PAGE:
The C.S. Lewis Foundation kicks off its summer events program during its 50th anniversary celebration of the Christian author's legacy with a three-day conference at the University of San Diego starting this Friday. Nearly 50 years after his death, the popularity and relevance of Lewis continues to increase, the foundation says.
The foundation's president, Stanley Mattson, calls the event "an extraordinary three day feast of faith, intellect and imagination."
Lewis' books are published in dozens of languages and inspire every new generation, says the foundation. "The Chronicles of Narnia" films have generated billions in ticket sales and continuous theatre performances of his works "certify to the enduring imaginative power and wonder of Lewis' world."
One of several breakout sessions during the event in San Diego is called, C.S. Lewis 101, and is for those feeling "a little intimidated surrounded by scholars, yet Lewis has made a profound difference" in their lives.
Speakers at the event include: Dr. Peter Kreeft, a professor of Philosophy at Boston College and author of more than 55 books including: Back to Virtue; The God Who Loves You; Heaven, The Heart's Deepest Longing; Everything You wanted to Know About Heaven; Your Questions – God's Answers; and How To Win The Culture War.
Also, scheduled to speak is Dr. Paul Ford, who studied for the priesthood and was formerly a Benedictine monk at St. Andrew's Abbey, Valyermo. He was the first Roman Catholic in the doctoral program at Fuller Theological Seminary and an internationally recognized authority on the life and writings of C.S. Lewis. His award-winning book, Companion to Narnia (HarperCollins), is now in its fourth edition.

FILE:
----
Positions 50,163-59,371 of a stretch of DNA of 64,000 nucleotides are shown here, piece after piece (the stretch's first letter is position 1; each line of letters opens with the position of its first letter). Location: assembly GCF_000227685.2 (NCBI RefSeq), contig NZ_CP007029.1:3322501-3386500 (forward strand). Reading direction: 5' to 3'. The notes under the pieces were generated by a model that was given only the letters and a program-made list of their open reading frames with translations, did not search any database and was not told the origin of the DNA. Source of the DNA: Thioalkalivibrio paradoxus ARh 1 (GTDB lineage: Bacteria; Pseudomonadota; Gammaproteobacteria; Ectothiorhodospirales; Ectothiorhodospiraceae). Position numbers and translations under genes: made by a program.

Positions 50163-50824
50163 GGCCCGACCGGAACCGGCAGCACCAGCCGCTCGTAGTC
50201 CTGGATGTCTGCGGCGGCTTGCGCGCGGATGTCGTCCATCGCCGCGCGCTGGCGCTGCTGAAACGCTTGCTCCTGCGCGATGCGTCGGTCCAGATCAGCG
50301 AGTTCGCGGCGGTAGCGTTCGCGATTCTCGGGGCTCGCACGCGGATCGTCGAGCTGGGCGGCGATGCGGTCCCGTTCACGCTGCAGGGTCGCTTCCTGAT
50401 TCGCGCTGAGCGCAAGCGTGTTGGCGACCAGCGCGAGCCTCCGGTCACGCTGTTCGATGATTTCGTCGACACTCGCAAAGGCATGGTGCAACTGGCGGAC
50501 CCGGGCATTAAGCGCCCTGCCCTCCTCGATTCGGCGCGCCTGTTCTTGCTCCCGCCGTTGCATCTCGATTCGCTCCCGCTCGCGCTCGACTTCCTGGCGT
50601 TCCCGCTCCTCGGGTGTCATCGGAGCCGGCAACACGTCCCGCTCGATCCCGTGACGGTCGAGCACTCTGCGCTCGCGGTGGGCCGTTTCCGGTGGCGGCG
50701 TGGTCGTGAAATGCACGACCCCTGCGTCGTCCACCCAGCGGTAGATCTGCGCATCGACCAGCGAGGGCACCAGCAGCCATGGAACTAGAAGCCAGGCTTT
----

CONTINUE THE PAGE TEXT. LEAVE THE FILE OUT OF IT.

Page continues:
Communication consultant, Dr. James Como, who is a writer and teacher, is another speaker at the event. Como holds advanced degrees in medieval English literature, Public and Group Communication, and in Literature and Rhetoric. He is best known for his book C.S. Lewis at the Breakfast Table and Other Reminisces. A founding member of the New York C. S. Lewis Society, his latest book is, Why I Believe Narnia: Thirty-three Essays and Reviews on the Life and Work of C. S. Lewis.
The C.S. Lewis Foundation was established in 1986 as a non-profit organization with a mission: "Inspired by the life and legacy of C.S. Lewis, the C.S. Lewis Foundation is dedicated to advancing the renewal of Christian thought and creative expression throughout the world of learning and the culture at large."
The foundation states, "Throughout the years, our goal has been singular: to encourage Christian faculty, students, clergy, lay persons, and seekers to actively, openly, and creatively integrate the life of the mind, the life of the imagination, and the life of the spirit in order to live a fully developed and mature life in Christ."
The organization believes that Christians, especially those called to serve as professors at mainstream university and college campuses, must be adequately prepared and supported in order to engage secular culture in healthy debate and dialogue.
"Good philosophy must exist, if for no other reason, because bad philosophy needs to be answered," Lewis declared. But, the C.S. Lewis Foundation added, he also aptly observed that "A man can't be always defending the truth; there must be a time for him to feed on it."
On the Web: http://www.cslewis.org.